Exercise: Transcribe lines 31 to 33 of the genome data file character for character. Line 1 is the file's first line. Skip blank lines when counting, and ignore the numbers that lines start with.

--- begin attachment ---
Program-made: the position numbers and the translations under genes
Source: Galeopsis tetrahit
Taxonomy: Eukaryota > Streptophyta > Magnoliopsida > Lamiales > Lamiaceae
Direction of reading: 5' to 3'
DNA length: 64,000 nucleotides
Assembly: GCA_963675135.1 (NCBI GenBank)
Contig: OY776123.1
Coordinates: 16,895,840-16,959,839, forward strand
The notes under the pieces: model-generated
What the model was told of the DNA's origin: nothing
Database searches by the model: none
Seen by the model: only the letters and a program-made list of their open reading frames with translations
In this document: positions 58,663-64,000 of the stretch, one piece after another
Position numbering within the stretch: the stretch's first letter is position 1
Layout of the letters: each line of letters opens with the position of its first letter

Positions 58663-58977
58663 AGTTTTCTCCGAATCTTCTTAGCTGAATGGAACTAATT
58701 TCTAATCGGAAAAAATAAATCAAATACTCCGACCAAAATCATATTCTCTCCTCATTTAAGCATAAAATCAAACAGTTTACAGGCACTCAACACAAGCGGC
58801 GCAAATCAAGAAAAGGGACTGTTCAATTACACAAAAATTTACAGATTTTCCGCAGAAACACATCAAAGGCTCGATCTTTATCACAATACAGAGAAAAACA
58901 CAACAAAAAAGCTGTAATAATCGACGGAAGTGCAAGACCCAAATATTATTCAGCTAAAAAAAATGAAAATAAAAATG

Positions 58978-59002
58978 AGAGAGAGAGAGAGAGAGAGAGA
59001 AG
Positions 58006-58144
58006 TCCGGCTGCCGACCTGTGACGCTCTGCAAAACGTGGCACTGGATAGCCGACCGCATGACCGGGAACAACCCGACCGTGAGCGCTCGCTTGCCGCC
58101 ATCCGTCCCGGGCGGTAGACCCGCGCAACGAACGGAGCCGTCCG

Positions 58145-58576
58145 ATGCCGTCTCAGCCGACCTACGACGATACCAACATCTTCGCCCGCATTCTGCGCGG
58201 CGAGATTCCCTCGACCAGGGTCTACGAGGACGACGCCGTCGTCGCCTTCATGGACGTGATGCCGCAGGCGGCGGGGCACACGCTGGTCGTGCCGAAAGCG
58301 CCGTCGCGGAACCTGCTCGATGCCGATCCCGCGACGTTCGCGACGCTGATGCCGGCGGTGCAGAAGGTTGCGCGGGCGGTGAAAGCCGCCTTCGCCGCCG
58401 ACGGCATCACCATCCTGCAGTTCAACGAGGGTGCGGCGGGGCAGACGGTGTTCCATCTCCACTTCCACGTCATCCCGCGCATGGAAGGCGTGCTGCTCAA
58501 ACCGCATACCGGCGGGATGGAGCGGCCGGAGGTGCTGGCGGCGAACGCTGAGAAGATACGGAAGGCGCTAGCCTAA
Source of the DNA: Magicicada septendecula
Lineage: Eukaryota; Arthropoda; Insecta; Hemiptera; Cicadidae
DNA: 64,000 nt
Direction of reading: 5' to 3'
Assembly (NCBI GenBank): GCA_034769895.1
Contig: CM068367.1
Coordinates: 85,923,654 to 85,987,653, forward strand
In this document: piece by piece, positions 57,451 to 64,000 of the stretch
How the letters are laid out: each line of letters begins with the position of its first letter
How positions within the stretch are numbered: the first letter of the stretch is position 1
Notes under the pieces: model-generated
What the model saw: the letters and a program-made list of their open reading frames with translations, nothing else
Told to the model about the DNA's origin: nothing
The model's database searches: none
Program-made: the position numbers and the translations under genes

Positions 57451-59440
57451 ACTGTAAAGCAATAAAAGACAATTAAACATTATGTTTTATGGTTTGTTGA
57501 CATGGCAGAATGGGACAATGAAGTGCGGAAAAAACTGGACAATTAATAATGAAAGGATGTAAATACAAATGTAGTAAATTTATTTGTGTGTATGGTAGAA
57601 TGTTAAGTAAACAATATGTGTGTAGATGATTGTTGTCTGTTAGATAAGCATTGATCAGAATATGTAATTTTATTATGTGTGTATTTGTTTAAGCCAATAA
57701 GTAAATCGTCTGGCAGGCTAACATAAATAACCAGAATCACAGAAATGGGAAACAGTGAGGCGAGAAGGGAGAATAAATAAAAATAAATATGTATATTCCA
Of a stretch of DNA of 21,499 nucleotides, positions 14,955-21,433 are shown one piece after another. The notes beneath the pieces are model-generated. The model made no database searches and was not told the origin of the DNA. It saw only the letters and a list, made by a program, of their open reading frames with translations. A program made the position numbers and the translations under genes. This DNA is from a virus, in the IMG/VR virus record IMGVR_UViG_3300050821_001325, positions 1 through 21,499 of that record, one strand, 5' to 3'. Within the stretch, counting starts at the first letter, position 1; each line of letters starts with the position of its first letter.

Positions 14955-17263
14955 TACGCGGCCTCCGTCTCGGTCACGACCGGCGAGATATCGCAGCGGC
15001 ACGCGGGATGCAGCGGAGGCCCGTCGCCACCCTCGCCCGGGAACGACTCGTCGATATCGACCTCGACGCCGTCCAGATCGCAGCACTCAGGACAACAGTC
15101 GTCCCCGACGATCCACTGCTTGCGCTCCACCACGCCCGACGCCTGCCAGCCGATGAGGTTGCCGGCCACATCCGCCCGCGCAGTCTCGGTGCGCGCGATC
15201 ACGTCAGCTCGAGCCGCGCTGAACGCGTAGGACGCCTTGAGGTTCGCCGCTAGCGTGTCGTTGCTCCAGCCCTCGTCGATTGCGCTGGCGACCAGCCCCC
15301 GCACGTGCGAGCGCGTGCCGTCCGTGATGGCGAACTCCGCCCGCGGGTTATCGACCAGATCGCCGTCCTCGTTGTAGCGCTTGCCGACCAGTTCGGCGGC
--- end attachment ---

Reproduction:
58401 ACGGCATCACCATCCTGCAGTTCAACGAGGGTGCGGCGGGGCAGACGGTGTTCCATCTCCACTTCCACGTCATCCCGCGCATGGAAGGCGTGCTGCTCAA
58501 ACCGCATACCGGCGGGATGGAGCGGCCGGAGGTGCTGGCGGCGAACGCTGAGAAGATACGGAAGGCGCTAGCCTAA
Source of the DNA: Magicicada septendecula